When parents separate it is ideal to agree from the outset the arrangements for the care of the children, such as which parent the child will principally live with and how much and when they will see the other parent.

Unfortunately, we too often see this not being agreed early on and we find many parents require assistance to ensure they maintain contact with their children or re-establish contact.

Recent statistics show from Gingerbread state that 20% of all children with separated parents do not have any contact at all with the parent they don’t live with and 63% of them ceased contact at the point at which the relationship ended.

By agreeing the terms of contact from the outset, this should mean there is no need for any court intervention. One way of assistance for the parents can be mediation whereby a trained mediator assists the parents to come to an agreement. Mediation is also faster and cheaper than going to court – Government figures say the average time for a mediation case is 110 days compared to 435 days for non-mediation cases.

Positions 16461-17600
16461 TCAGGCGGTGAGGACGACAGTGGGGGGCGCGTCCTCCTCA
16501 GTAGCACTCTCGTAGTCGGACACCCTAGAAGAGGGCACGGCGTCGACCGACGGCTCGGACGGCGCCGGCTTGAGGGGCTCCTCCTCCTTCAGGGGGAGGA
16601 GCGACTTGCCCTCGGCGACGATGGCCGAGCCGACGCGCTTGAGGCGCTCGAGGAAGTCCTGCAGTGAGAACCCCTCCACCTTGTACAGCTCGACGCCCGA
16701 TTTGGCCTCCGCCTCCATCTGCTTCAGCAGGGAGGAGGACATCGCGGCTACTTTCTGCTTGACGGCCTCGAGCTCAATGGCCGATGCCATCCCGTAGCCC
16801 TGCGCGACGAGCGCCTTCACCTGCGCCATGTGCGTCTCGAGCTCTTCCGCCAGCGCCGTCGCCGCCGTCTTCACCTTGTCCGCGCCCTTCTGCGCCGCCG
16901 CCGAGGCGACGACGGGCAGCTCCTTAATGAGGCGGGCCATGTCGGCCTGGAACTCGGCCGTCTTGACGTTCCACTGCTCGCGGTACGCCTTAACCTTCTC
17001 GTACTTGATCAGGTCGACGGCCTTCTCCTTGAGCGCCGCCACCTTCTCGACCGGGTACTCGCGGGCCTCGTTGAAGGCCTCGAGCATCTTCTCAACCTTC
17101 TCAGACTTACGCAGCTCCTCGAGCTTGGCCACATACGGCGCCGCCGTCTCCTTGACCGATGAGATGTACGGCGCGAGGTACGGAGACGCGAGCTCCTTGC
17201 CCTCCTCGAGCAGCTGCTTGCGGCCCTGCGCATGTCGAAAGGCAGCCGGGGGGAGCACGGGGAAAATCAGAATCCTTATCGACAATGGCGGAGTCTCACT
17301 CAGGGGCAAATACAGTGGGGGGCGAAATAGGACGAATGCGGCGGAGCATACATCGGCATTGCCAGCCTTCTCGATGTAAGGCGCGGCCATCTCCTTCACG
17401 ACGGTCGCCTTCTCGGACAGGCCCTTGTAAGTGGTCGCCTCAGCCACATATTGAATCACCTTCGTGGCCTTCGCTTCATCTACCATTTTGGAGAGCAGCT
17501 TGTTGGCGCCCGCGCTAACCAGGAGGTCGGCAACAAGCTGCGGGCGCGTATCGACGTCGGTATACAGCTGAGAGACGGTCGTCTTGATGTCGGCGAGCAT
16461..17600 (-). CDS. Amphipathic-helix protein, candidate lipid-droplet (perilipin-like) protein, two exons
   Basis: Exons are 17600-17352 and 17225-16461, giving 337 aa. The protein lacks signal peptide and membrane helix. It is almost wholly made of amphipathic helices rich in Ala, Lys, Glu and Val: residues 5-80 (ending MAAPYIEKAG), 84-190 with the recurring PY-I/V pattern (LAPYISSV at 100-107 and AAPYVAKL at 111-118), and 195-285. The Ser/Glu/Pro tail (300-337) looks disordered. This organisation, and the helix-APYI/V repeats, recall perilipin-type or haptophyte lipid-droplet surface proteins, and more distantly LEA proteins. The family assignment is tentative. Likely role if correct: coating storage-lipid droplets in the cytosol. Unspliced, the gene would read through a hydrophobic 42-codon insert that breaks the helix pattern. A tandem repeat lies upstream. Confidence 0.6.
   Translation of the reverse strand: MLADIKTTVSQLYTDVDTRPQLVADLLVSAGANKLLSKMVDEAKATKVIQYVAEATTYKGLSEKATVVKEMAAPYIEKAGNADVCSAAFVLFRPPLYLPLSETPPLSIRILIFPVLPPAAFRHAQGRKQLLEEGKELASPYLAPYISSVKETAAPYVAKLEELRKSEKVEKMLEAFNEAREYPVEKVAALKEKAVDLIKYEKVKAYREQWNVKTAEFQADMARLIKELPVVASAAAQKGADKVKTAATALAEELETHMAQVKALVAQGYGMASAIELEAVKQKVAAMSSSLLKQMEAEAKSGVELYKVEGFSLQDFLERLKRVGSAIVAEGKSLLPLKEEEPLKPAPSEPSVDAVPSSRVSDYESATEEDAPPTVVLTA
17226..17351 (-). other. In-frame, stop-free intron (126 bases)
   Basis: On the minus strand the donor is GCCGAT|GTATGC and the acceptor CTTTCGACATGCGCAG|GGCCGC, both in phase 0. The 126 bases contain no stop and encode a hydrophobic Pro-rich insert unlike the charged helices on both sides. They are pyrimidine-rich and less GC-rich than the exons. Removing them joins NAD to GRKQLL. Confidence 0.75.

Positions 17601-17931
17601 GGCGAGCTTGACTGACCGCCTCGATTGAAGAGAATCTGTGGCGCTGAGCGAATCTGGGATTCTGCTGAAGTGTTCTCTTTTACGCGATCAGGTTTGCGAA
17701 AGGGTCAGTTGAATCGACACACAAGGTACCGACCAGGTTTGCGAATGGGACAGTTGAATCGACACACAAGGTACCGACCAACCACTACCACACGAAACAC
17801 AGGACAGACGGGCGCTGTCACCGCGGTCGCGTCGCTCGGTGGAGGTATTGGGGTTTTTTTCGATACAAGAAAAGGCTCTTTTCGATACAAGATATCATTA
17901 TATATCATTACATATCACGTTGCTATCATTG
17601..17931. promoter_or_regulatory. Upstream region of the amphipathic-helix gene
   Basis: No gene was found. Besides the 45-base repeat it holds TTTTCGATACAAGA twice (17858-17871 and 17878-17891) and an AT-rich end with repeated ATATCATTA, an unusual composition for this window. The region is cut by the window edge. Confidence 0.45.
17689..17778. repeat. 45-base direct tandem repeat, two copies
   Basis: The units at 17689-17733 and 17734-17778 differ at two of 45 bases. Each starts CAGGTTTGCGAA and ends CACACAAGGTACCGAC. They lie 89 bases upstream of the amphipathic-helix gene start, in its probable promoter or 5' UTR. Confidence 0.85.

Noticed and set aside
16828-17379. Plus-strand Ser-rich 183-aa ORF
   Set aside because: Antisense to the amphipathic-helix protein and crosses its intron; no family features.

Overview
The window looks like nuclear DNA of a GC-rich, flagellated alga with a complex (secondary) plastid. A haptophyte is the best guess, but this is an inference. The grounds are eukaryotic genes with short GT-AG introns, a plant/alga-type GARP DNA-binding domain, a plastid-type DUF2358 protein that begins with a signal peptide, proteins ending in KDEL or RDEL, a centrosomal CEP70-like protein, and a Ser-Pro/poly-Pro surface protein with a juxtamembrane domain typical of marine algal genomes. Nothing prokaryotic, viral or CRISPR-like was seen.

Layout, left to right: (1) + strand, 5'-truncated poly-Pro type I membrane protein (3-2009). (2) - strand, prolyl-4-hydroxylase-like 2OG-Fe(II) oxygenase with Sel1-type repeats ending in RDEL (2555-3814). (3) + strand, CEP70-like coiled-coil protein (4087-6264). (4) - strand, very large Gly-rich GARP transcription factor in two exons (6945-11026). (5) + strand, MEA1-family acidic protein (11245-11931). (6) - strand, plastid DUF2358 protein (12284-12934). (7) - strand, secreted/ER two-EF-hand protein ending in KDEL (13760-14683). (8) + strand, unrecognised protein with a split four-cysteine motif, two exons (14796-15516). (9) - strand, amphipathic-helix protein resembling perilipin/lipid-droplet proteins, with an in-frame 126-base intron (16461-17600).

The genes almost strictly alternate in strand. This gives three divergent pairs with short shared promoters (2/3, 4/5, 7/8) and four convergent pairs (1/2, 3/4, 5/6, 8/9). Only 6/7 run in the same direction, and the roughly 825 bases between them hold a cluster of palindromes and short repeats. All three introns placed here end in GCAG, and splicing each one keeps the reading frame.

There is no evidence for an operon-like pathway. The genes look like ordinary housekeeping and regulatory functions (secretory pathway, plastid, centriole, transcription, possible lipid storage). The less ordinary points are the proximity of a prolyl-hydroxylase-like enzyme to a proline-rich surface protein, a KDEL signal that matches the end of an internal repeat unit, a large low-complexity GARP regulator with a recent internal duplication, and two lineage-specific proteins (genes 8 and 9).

However, if court proceedings are unavoidable and application is made to the Family court where the focus is on the best interests of the children. The court will consider any relevant welfare issues, such as the wishes and feelings of the children, the physical, emotional and educational needs of the children and the likely effect that any change in circumstances may have on the children, before an appropriate order is made.